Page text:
Every senior adult I know despises social media. They don’t like Twitter or Facebook. They refuse to use Instagram or learn how to Skype or FaceTime. They will point to teenagers and young adults who are lost in their phones and complain about what a waste of time it is to text your friends when you can just sit down and talk to them. They long for the old days when penmanship mattered, and nothing was better than receiving a well-written letter from an old friend.
Then, they have grandchildren.
And when that grandchild arrives, all of the sudden my senior adult friends who were once so hostile to the digital world now become social media ninjas.
The next thing I know, I’ve got videos of children in my email. Text messages are connected to websites, and any conversation can be quickly hijacked into an opportunity to pull out one’s phone and scroll through hundreds, now thousands of photos, chronicling every second of the grandchild’s life.
There’s nothing like them. No matter where you are or what else is going on, if someone walks in with a baby, everyone stops whatever they are doing, and they all come over to see the baby. Perfectly normal adults will goo goo and make all kinds of faces trying to make the child laugh or at least smile. Each adult will have to hold the child, and pictures will be taken of everyone holding the child and smiling. Everyone will be smiling.
Such is the power of a child.
Every Christmas I find myself taken aback by the stunning reality that God chose to come into the world as a baby. Who would do such a thing?
Honestly, if any of us were going to save the world, not one of us would have sent a baby. We’ve all been to the movies. We know what heroes and saviors look like. They’re tall and strong. They are smart and tough. They have a stare that intimidates and a war cry that melts their enemies’ hearts.
A hero needs a big stallion that stomps at the ground as he waves his flowing mane in the wind. Our hero will need armor and a magic sword along with a shield that makes him or her invisible when the enemy is too close. Our hero will win battles just by showing up. People will be too afraid to fight at all. No one would dare come too close to them.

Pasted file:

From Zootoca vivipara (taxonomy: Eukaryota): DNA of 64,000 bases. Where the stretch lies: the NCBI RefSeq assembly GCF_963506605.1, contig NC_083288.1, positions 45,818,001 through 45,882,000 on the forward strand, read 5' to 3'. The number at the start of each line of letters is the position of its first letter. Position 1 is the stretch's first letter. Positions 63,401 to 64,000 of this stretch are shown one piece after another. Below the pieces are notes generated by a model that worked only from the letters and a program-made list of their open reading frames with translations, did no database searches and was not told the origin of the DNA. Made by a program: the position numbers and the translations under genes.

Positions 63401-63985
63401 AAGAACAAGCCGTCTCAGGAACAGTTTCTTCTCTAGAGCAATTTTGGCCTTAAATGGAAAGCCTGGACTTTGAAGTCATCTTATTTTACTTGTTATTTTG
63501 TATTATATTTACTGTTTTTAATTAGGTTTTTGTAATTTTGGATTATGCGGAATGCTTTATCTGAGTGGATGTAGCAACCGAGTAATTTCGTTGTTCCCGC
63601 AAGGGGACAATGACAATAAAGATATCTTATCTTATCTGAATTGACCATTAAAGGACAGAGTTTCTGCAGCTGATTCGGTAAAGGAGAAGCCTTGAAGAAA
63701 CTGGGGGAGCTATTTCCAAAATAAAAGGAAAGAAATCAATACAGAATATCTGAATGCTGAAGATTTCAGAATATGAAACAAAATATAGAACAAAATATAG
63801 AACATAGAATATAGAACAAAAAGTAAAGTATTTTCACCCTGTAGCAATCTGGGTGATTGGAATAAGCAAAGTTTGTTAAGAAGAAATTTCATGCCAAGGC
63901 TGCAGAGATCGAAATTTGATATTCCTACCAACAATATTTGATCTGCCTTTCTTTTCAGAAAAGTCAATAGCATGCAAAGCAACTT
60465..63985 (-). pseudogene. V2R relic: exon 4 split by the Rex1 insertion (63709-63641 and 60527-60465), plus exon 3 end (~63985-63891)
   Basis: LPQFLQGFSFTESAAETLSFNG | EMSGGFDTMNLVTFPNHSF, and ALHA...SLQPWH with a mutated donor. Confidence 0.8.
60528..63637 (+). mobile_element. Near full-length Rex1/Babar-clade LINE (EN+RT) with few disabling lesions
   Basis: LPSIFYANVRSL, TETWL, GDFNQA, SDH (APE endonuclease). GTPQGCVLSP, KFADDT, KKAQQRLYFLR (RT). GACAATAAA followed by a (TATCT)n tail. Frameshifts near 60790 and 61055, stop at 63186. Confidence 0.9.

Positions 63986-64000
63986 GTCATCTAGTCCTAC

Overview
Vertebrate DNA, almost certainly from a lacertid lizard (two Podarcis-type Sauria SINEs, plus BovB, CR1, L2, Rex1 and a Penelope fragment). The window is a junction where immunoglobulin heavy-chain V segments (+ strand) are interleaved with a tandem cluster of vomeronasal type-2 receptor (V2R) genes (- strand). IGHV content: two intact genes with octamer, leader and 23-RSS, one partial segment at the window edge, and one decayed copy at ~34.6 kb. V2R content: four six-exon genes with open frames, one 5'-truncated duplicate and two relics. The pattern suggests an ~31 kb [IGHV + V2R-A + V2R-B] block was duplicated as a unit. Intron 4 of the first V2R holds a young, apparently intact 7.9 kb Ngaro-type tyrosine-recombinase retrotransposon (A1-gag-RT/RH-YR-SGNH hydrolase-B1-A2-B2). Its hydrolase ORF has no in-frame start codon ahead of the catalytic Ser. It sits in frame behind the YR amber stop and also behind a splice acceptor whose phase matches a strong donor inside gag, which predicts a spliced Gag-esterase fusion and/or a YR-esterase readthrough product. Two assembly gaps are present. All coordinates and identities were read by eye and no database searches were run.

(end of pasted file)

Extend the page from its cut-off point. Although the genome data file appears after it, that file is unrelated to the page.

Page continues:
And neither would I. I would be impressed. I would admire the strength and the skill of the hero, but I would be too intimidated to try to get close.
Perhaps if we toned it back a little bit and made our hero a little older and a little more approachable. Maybe our hero could be a little more like Gandalf in the Tolkien stories. The great thing about Gandalf was he was kind and gentle like everyone’s grandfather.
But he was also wise and burdened by all he knew about the world and its ways. He wouldn’t have time for me. He wouldn’t have time to talk to me about the mundane things of my life and listen to the shallow issues I bring up in my wandering prayers.
I would never get close to Gandalf.
Now, a baby would be another thing. I would get close to a baby like the shepherds who gathered around the manger did on that first night. Sure, I might be a little clumsy holding the child, and I might get caught making some goofy faces at the child, but I would get as close as I possibly could.
Babies do that to people.
This was a common theme in the ministry of Jesus. People would walk up and start talking to Him. Anybody would walk up to Him. Moms and dads would bring their babies for Jesus to bless. Sick people would press as close to Him as they could. They would shout His name and knock on His door at night. It seems whenever the whim hit them, people would get up and go find Jesus.
They weren’t afraid. They would always come close.
That’s why I think God chose to come as a baby. He knew there was something about babies that would always draw us in close. Whatever was going on in our lives—no matter how busy or how messed up our lives might be—if there was a baby nearby, we’d put down our troubles and walk over to see the baby…to hold the baby.
Easter and Christmas are very different moments. Easter is awe inspiring with Jesus appearing as the Risen Savior, Conqueror of death, King of Kings, and Lord of Lords. We fall to our knees and worship. Death is no more. We’re free at last from the last chains of our fallen humanity.
Christmas isn’t like that. To be sure, there’s a lot of singing. At Christmas, everyone sings. The angels sing. Mary sings. Elizabeth sings. Zacharias sings. Everyone sings. But then, there’s the baby. Everyone wants to hold the baby. Everyone wants to come close to the baby.
That includes you. This Christmas, come close. Don’t be afraid. Don’t hold back. Come as close as you dare. Lean in. The Father really wants you to see the Baby.